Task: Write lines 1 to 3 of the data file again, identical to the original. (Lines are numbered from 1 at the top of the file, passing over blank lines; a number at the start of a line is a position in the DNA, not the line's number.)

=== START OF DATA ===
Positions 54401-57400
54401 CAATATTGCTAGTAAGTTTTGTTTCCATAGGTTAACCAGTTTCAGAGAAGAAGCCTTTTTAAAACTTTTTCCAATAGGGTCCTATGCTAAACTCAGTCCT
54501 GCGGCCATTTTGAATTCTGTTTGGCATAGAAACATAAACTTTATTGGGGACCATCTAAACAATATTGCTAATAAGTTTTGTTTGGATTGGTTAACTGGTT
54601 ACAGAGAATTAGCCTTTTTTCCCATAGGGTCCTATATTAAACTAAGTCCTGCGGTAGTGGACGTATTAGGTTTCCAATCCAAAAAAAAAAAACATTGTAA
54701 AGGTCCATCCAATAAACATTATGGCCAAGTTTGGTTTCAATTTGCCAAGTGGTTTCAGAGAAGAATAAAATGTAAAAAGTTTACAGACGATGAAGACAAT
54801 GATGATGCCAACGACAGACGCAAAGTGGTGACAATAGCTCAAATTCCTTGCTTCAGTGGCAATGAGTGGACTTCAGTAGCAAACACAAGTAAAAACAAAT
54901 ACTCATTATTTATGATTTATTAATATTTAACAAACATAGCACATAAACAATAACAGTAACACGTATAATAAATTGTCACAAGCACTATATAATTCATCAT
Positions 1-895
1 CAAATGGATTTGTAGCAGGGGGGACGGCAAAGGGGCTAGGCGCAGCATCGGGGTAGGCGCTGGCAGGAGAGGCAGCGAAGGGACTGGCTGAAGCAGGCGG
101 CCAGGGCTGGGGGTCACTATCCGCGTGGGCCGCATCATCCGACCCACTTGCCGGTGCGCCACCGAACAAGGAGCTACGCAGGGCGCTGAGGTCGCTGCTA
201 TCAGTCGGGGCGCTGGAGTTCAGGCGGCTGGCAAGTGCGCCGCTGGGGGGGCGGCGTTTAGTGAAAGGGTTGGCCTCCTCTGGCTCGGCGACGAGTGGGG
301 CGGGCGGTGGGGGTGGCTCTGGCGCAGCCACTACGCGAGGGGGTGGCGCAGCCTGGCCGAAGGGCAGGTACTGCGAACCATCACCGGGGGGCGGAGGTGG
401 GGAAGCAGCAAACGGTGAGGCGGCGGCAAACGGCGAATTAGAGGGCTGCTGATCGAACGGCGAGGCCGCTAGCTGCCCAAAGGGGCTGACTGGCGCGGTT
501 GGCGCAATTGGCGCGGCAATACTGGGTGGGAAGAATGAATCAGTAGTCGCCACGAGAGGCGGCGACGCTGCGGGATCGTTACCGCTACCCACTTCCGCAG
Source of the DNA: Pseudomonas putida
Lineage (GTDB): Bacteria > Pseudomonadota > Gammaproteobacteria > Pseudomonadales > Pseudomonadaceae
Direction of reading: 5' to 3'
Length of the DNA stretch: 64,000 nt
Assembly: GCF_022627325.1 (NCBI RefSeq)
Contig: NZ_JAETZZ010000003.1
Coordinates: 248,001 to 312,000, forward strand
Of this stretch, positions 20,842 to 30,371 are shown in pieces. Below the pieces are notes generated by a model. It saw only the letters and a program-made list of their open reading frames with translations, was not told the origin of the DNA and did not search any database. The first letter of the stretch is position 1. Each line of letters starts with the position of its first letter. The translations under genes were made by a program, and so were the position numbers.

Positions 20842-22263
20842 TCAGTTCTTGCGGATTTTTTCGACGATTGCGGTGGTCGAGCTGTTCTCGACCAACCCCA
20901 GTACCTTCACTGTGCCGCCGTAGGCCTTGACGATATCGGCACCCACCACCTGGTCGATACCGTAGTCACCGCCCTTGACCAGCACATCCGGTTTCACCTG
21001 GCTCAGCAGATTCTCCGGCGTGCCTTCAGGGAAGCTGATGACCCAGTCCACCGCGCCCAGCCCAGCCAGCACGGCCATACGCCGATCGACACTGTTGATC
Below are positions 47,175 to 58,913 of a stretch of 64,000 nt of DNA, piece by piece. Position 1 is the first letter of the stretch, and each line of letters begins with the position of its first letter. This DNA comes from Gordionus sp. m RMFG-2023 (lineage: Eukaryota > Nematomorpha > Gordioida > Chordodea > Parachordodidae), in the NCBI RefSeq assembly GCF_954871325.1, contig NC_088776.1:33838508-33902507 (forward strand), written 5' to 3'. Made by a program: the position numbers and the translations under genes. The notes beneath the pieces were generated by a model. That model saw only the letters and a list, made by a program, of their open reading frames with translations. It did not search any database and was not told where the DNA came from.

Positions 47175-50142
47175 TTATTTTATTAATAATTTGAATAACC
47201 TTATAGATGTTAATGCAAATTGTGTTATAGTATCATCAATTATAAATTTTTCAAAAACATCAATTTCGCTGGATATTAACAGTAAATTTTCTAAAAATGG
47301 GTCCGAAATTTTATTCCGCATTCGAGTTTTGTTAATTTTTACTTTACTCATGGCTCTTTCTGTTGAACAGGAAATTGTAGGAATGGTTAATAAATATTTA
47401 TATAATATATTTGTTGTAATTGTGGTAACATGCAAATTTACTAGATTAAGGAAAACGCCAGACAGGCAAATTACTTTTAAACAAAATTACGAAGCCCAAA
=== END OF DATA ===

Positions 54401-57400
54401 CAATATTGCTAGTAAGTTTTGTTTCCATAGGTTAACCAGTTTCAGAGAAGAAGCCTTTTTAAAACTTTTTCCAATAGGGTCCTATGCTAAACTCAGTCCT
54501 GCGGCCATTTTGAATTCTGTTTGGCATAGAAACATAAACTTTATTGGGGACCATCTAAACAATATTGCTAATAAGTTTTGTTTGGATTGGTTAACTGGTT